Books & Babies: How to Raise a Little Reader
Today's blog post was originally published by The Sunshine Mama.
While the first few years of baby- and toddler-hood seem to pass in the blink of a sleep-deprived eye, introducing reading time early is one of the best gifts you can give your little one.
Here are 10 tips on how to raise little readers.
- For babies ages 0-3 months, start with books with black-and-white contrast. Black-and-white books with simple, bold patterns are more stimulating to newborns than colorful, busy picture books in these first few months.
- Listen to classical music before reading together. Studies show that kids who listened to music before engaging in auditory exercises had much more brain stimulation. This is because listening to music is like doing warm-ups before an exercise for your brain. If you read after breakfast, play classical music during breakfast time.
- Create a routine. A routine is a great way to help babies anticipate activities and adjust themselves to this strange new world. The anticipation of “reading time” can help prevent fussiness or “the wiggles” because it’s a part of your child’s daily rhythm.
- Slip in reading a book that you enjoy too. At this age, your baby cannot understand what you are reading so the storyline is not as important. Occasionally, pick a book you love or have been wanting to read as a form of self-care in addition to contributing to the development of your baby.
- Be very expressive when you read. Use different voices for different characters, speak with emotion, make silly sounds and bring the book to life however you can. Your baby is learning the art of communication, such as what it means to speak in high and low tones, quick and short expressions, shrill and relaxed voices. Your tone and how you say it is just as important as what you say.
- If your baby is too wiggly and does not want to sit on your lap during reading time, try rocking them in a rocking chair or allow them to play while you read. It’s better to enjoy reading together while they’re playing then get frustrated or give up reading altogether.
- Writing and journaling is a great way to help process postpartum emotions and ground your thoughts. One idea is to read your journal out loud to your baby. This can bring another element of healing and gratitude for you to process. Because you are reading your own words it will be a very personal way to bond.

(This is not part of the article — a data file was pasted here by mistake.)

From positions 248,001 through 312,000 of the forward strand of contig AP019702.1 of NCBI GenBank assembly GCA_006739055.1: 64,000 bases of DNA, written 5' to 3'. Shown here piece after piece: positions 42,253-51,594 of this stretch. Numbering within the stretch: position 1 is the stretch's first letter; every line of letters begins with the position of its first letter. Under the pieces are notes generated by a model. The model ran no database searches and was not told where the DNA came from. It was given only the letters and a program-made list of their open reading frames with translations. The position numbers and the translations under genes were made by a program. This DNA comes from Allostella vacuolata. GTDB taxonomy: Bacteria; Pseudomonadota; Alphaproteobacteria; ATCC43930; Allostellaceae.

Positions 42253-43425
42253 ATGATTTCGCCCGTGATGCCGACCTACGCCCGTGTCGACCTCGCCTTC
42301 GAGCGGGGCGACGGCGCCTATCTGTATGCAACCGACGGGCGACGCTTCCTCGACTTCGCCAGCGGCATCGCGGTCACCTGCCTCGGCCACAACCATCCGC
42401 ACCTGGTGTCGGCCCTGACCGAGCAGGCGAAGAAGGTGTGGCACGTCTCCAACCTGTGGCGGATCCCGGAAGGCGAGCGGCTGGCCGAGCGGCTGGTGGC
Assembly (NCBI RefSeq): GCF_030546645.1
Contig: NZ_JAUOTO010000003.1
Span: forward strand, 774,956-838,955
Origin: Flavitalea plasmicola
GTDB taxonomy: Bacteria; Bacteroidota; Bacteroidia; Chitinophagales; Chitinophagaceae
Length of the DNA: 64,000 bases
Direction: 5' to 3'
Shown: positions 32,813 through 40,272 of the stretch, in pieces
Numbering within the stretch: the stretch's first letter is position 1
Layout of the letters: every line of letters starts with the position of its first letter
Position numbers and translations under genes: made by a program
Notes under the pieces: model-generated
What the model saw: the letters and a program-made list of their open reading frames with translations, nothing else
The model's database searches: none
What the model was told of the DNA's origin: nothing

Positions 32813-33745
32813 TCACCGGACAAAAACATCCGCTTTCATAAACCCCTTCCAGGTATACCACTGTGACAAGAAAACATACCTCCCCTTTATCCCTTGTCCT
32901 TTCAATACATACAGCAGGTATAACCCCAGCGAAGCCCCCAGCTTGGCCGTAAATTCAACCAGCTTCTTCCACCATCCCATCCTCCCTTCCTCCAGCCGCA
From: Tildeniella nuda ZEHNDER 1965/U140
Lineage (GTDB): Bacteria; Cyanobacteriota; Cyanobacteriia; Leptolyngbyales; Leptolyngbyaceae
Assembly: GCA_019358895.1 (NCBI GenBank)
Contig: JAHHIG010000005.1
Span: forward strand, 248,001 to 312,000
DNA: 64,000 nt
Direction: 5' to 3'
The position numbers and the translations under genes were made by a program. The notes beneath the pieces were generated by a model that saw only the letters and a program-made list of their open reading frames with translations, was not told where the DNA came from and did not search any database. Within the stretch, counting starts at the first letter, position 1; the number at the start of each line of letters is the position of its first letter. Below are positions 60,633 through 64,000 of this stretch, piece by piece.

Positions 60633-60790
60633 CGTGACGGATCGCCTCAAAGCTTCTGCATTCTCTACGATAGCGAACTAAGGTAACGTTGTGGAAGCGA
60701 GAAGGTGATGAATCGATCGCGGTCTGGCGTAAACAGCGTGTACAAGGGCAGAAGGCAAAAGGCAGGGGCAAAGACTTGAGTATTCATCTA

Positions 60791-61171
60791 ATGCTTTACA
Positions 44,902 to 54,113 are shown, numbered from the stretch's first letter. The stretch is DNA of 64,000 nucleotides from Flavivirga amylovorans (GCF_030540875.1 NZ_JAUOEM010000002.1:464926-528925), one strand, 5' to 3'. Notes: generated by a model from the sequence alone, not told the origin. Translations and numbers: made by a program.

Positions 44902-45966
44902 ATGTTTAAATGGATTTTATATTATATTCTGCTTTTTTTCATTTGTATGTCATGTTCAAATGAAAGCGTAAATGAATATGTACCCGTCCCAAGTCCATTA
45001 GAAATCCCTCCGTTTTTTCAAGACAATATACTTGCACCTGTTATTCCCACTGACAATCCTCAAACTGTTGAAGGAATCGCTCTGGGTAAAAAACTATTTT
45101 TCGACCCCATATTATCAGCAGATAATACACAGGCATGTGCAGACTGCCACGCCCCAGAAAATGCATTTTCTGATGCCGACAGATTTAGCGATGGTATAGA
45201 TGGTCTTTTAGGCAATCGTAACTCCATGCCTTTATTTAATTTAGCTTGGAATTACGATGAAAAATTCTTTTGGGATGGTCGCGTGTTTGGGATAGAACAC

- Place books strategically. Always keep a book (or bookcase) next to your rocking chair or by the crib so it’s easier to remember to read during morning and evening routines.
- If your baby wants to rip apart your book or eat it as a snack, keep a teething toy handy alongside your book so they have something safe to chew and play with while you read to them. Look for baby books made of materials that are safe to chew and that will stand up to a little extra wear and tear. Waterproof books are perfect for enjoying even during bath time!
- Have a reading goal for yourself and your baby. The goal could be to read twice a day for five minutes or five baby books a day. It could be to finish one chapter book a month. Or to get through a list of books over the summer. It doesn’t matter what your goal is, as long as it helps encourage you to read together daily.
Bonding with your baby over a book is a priceless experience. I hope you enjoy these tips and have a wonderful time reading together with your precious baby.
What are your family reading goals? What helps you stay consistent with reading with your littles?
Esther Nobels, mother of two, writes The Sunshine Mama Blog - the everything blog for Orlando mamas.